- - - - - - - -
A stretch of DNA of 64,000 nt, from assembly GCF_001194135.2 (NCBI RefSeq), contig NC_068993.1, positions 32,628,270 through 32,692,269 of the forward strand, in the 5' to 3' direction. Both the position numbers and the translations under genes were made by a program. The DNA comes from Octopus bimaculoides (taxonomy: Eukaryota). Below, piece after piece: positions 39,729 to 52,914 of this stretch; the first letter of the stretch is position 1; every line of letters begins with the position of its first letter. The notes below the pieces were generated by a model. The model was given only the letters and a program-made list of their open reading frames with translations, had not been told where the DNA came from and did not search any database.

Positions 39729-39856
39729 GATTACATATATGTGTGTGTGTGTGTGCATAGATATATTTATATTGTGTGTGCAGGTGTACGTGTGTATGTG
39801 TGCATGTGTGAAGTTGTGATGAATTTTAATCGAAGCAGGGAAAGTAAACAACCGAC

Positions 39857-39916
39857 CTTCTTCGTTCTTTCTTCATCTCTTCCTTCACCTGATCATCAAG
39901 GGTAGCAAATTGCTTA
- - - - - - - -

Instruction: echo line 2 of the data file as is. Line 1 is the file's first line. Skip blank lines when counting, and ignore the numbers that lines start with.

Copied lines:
Positions 39729-39856